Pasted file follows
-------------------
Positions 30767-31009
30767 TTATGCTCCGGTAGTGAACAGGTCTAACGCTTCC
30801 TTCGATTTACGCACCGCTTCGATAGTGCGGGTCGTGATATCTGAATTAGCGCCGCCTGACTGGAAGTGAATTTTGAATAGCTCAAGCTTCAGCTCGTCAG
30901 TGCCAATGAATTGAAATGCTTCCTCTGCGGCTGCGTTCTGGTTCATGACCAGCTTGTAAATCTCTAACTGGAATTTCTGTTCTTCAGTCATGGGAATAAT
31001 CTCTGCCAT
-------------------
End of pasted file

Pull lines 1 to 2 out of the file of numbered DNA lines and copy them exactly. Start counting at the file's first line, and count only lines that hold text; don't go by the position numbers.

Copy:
Positions 30767-31009
30767 TTATGCTCCGGTAGTGAACAGGTCTAACGCTTCC